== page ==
The world's largest trade show for consumer electronics has gone green this year -- at least that's what the folks from the organizing group Consumer Electronics Association are trumpeting. It seems the International Consumer Electronics Show had more than one milestone, what with Bill Gates' last annual keynote address there (ending with him introducing Slash (yes, from Guns N Roses) on Guitar Hero.
The show has run this week in Las Vegas, with an anticipated 140,000 attendees, and boasts such green features as recycled carpet, recycled and soy ink paper materials, biodegradable food containers and beefy on-site recycling programs. The organizers say the event will be carbon offset with investments in energy efficiency and renewable energy.
But what really has gear heads excited of course is the gadgets, and of 2,700 exhibitors, a goodly number are showing green products in Sin City. Our research so far has turned up these eco-friendly offerings:
1. The Iqua SUN Solar-Powered Bluetooth Headset
Turn your Bluetooth setup green with the Iqua Sun, which powers up with the sun's rays. Weighing in at 14 grams, it fits directly into the ear without a hook. The manufacturer says it lasts for 200 hours standby time, or 9 hours of jibber jabber in complete darkness.
The Iqua Sun is compatible with many Bluetooth enabled devices, including mobile phones, PDAs and computers.
2. LCD HDTVs
For high rollers and early adopters, CES showcased cutting-edge TVs that use highly efficient LEDs as their primary light source. Besides using a lot less energy (and releasing less heat into surrounding rooms), these sleek gadgets boast superior performance (darker blacks and brighter colors).
Manufacturers include Panasonic, which showed several sizes from 26 inches to 37 inches, and Samsung, which brought a 31-inch TV made of organic light emitting diodes, or OLEDs. OLEDs offer promise as even more energy efficient than regular LEDs, and Sony has announced an 11-inch OLED display for $1,700.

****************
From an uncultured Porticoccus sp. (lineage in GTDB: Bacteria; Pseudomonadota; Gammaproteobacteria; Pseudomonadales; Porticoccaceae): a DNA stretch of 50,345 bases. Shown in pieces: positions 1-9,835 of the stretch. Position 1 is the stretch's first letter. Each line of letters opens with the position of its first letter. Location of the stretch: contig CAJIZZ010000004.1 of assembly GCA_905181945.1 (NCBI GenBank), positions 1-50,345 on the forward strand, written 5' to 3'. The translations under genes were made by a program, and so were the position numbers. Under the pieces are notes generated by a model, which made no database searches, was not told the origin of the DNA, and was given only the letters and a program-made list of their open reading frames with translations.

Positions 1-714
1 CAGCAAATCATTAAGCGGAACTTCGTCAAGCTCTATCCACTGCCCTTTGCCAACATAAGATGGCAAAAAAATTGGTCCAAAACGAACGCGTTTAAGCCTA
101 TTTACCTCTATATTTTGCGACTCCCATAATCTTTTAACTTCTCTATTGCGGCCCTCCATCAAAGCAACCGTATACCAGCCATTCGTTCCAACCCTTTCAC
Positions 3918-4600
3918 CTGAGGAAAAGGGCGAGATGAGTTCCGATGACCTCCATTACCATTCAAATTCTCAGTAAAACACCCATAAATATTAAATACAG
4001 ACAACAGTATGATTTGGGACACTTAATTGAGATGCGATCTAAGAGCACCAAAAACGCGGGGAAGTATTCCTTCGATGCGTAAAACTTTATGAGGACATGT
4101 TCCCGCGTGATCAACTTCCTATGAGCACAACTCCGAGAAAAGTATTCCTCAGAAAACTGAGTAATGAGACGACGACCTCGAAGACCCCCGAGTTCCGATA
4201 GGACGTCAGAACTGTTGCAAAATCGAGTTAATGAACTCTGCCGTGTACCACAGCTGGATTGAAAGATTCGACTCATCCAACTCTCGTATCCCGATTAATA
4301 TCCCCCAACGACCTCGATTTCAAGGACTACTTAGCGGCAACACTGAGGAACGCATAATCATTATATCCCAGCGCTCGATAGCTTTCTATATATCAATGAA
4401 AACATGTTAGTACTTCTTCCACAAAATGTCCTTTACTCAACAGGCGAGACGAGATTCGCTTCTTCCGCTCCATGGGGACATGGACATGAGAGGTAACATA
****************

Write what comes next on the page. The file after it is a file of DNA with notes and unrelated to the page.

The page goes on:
3. Laptop Made with Corn-Based Cases
Fujitsu is making waves by showing a laptop model they say they are considering for the U.S. market. Perhaps not surprisingly, the company has sold a corn-based laptop in Japan since 2006.
4. Green Plug's "Intelligent" Chargers
With Green Plug's "intelligent power supplies," the charger communicates with your gadgets, allocating the proper amount of juice and no more. It ends the phantom load waste problem, and maximizes energy transmission and conversion.
Plus, you won't need a zillion different chargers for all your gizmos, since you should be able to power pretty much anything.
5. ZPower's Silver-Zinc Rechargeable Batteries
Z-Power's silver-zinc batteries are expected to pack capacity 20-30 percent higher than lithium-ion batteries. The nanotech-improved products are based on water chemistry, and are said to provide less risk of damage or contamination than lithium-ions.
Since the batteries contain valuable silver, the company hopes more will be recycled. Plus, the materials are said to be easier to extract and handle than conventional rechargeables.
In addition to such exciting green gadgets, many of the major players at CES were speaking green, boasting of more efficient chips and new models that are hoped to meet Energy Star's recently upgraded standards. It's no small goal, given consumer electronics consume 11 percent of U.S. residential electricity, according to the CEA.
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